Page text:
Tuesday, January 18th, 2011 - 9:21
Tuesday, January 18, 2011 - 09:12
Did today’s ice sheet over DC cause you to wish your agency supported teleworking? It’s now encouraged by law, but how do agencies actually get it implemented? The IBM Center has released a new report examining the experiences of four pioneering agencies and what they learned, so you don’t have to!
There are enormous benefits that can result from telework: improved employee retention and reduced sick leave, cost savings from reduced use of office space and utilities, and reduced pollution from commuting. . . . and yes, the ability to work from home when it snows! In fact, a study by the Telework Research Network claims potential savings of about $3.8 billion a year if all eligible federal employees participated. Private industry, including my employer, IBM, has moved aggressively to promote teleworking among their own employees because of these and other benefits.
But the reality has been that only 102,900 federal employees were teleworking in 2008 – a fraction of the 1.2 million who were estimated to be eligible to do so. Why?
In a report for the IBM Center, “Implementing Telework: Lessons Learned from Four Federal Agencies,” Baker College professor Scott Overmyer examines four hurdles: technological, social, operational, and managerial. He then presents case studies of how four cutting-edge federal agencies have addressed these issues and successfully implemented telework in their organizations.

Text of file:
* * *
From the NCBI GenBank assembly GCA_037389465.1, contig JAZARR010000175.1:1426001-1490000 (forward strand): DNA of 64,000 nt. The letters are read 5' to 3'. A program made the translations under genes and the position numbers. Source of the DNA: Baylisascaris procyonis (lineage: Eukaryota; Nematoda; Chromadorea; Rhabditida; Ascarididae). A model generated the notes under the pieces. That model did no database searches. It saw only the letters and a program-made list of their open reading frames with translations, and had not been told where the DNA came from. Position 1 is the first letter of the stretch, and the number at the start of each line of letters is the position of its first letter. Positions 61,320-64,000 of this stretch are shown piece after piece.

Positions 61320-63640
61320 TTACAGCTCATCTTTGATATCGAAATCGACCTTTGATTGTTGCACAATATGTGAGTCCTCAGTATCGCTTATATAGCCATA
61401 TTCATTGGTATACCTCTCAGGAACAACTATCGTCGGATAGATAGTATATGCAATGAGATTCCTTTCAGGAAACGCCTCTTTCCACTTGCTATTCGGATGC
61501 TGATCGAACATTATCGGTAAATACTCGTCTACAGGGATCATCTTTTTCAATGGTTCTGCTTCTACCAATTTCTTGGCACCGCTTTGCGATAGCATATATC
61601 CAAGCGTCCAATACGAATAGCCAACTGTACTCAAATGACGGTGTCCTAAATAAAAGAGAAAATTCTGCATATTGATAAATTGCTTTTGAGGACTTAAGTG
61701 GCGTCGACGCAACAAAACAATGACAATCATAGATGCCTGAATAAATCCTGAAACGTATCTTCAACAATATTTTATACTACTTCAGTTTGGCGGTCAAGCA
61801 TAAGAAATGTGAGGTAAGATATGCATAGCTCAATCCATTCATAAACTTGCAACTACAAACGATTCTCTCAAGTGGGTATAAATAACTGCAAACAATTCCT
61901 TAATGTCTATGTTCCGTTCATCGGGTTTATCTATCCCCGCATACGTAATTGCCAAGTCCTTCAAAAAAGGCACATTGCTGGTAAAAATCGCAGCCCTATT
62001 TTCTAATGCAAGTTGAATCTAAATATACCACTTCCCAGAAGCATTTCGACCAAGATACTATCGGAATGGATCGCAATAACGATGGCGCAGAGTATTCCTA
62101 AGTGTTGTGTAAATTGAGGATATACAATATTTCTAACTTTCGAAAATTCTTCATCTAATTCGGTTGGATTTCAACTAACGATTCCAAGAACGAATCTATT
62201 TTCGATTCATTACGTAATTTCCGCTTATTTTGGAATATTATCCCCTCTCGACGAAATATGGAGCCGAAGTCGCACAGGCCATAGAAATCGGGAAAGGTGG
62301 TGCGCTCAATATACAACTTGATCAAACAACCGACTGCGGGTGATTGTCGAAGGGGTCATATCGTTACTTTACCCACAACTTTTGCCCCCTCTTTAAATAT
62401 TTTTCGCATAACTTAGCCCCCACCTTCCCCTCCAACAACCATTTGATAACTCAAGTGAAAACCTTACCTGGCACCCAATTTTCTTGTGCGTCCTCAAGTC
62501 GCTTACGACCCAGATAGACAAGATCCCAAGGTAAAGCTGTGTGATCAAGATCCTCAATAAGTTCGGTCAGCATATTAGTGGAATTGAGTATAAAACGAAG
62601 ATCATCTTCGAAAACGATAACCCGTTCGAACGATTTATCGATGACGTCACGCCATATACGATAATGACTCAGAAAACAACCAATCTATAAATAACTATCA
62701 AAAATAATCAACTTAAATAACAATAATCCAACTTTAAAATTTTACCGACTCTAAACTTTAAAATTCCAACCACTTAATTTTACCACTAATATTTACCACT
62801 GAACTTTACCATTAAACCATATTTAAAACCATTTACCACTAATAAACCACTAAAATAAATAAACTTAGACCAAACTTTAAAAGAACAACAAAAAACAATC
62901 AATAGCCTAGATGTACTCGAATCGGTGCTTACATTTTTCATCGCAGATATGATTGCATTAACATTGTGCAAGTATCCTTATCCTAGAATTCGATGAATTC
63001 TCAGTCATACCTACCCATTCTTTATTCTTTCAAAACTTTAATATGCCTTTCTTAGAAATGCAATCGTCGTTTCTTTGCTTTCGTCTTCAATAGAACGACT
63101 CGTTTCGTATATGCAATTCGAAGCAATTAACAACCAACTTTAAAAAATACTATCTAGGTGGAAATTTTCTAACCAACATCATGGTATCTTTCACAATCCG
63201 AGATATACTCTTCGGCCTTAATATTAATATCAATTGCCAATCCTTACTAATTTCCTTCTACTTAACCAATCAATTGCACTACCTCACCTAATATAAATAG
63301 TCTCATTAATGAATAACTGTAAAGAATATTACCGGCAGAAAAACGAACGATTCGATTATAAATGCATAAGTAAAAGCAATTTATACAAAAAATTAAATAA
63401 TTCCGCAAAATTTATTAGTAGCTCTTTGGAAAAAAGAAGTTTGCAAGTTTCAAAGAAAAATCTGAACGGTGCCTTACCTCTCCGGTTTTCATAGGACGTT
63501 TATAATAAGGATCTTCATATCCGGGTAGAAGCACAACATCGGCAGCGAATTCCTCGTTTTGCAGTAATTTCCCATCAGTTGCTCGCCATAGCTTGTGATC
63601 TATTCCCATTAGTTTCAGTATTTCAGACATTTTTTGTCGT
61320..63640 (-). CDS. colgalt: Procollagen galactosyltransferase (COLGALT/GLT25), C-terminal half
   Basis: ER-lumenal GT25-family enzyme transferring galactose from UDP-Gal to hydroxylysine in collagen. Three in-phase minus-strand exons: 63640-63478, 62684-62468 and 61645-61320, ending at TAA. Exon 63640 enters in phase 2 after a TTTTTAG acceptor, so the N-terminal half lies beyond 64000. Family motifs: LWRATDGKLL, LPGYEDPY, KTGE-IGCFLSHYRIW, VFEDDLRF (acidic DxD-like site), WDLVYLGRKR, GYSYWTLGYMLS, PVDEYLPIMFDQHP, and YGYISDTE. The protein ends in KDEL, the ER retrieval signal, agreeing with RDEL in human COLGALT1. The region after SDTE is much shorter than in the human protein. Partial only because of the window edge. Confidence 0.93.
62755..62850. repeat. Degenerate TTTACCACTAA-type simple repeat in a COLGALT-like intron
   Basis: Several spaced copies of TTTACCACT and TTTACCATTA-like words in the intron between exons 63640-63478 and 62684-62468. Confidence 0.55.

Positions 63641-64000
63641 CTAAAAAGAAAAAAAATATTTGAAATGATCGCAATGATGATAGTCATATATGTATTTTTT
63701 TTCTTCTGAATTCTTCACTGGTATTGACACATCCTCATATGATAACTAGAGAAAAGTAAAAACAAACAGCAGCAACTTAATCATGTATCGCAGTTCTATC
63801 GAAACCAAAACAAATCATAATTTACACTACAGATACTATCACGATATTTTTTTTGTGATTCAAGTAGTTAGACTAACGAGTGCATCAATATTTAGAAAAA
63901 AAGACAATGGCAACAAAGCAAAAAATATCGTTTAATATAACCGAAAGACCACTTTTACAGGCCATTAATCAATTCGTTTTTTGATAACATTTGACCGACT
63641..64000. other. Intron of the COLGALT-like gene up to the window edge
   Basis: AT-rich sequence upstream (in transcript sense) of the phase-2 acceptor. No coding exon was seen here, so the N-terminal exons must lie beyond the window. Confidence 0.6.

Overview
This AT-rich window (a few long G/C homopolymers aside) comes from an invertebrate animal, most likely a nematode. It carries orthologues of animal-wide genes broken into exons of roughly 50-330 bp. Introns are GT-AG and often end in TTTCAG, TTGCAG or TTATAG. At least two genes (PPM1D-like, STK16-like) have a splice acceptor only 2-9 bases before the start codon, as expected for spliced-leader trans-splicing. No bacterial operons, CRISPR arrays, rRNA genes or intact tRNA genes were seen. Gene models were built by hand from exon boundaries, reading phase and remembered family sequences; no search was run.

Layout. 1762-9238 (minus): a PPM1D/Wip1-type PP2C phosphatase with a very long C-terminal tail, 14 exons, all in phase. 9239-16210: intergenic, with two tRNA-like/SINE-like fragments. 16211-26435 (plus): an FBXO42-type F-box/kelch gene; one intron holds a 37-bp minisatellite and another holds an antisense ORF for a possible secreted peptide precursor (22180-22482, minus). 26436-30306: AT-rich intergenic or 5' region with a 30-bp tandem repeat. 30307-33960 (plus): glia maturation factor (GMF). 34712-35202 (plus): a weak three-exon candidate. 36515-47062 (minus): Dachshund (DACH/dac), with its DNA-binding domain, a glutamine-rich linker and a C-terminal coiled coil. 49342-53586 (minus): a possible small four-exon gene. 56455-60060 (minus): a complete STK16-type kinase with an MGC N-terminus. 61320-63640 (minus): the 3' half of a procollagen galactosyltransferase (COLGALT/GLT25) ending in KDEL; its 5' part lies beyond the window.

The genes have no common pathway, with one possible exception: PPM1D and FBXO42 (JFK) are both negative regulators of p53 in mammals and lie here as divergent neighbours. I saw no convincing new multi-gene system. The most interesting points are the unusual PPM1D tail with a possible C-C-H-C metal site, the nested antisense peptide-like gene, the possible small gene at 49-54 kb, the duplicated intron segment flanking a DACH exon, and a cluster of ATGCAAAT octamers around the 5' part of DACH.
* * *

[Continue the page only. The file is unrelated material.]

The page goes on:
Some of the hurdles these agencies faced have been lowered significantly by the recently-signed Telework Enhancement Act of 2010. This new law creates for the first time a governmentwide framework that requires agencies to determine each employee’s eligibility and execute written agreements with eligible employees outlining their specific work arrangements. It also requires the creation of a telework advocate in each agency, the provision of training to both managers and employees involved, and requires equal treatment of teleworkers and non-teleworkers.
Dr. Overmyer examines the experiences of four early-adopters of telework:
- Defense Information Systems Agency, a combat support agency with 7,000 employees around the world.
- U.S. Patent and Trademark Office, responsible for granting patents and trademarks, with 7,000 employees deemed eligible for telework.
- Federal Deposit Insurance Corporation, an independent agency responsible for overseeing the banking system, with more than 8,000 employees around the country.
- National Institutes of Health, a series of 27 institutes and centers for health research, which has 18,440 employees, of which 30 percent have been classified as eligible for telework.
In each case, agency leadership developed different strategies for implementation, but there were many commonalities, such as the need to overcome technical and equipment challenges. However the most common – and most nettlesome – challenge was resistance from managers who were not interested in allowing their employees to participate.
Dr. Overmyer describes how each agency approached the issue of managerial resistance. For example, DISA’s senior leaders embraced telework and championed the practice. This was done via extensive briefings to SES-level managers and subordinates on how to measure and manage performance in a telework environment, with metrics being set for each individual employee. While there was some resistance – “If I can’t see them, how do I know what they’re doing?” – this was largely overcome when DISA found itself able to continue operations in spite of the large snowstorms blanketing the DC area in early 2010. DISA’s Aaron Glover concluded: “Telework is a key enable of the Continuity of Operations (COOP) program.”
Dr. Overmyer includes practical stories of how other agencies overcame their hurdles, as well. So, have your started telework in your agency yet?
Graphic Credit: CommuterPageBlog